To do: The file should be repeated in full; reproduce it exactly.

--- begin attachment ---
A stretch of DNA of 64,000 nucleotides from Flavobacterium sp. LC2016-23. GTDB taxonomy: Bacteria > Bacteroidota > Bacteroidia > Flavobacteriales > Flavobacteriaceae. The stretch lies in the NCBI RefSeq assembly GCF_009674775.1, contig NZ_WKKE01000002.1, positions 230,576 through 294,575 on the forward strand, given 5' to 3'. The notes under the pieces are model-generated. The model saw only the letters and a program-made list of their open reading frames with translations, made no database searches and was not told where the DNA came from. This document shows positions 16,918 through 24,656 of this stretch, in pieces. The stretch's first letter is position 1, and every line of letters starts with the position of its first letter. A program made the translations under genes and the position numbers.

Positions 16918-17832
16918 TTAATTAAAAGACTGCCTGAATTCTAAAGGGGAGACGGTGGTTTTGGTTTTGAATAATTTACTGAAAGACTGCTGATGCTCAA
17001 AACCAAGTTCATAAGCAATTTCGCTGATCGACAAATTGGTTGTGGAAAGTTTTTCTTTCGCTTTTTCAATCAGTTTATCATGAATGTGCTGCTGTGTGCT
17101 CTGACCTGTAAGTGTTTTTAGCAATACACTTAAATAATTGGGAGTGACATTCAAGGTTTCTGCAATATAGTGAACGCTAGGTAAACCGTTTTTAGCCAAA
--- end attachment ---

A stretch of DNA of 64,000 nucleotides from Flavobacterium sp. LC2016-23. GTDB taxonomy: Bacteria > Bacteroidota > Bacteroidia > Flavobacteriales > Flavobacteriaceae. The stretch lies in the NCBI RefSeq assembly GCF_009674775.1, contig NZ_WKKE01000002.1, positions 230,576 through 294,575 on the forward strand, given 5' to 3'. The notes under the pieces are model-generated. The model saw only the letters and a program-made list of their open reading frames with translations, made no database searches and was not told where the DNA came from. This document shows positions 16,918 through 24,656 of this stretch, in pieces. The stretch's first letter is position 1, and every line of letters starts with the position of its first letter. A program made the translations under genes and the position numbers.

Positions 16918-17832
16918 TTAATTAAAAGACTGCCTGAATTCTAAAGGGGAGACGGTGGTTTTGGTTTTGAATAATTTACTGAAAGACTGCTGATGCTCAA
17001 AACCAAGTTCATAAGCAATTTCGCTGATCGACAAATTGGTTGTGGAAAGTTTTTCTTTCGCTTTTTCAATCAGTTTATCATGAATGTGCTGCTGTGTGCT
17101 CTGACCTGTAAGTGTTTTTAGCAATACACTTAAATAATTGGGAGTGACATTCAAGGTTTCTGCAATATAGTGAACGCTAGGTAAACCGTTTTTAGCCAAA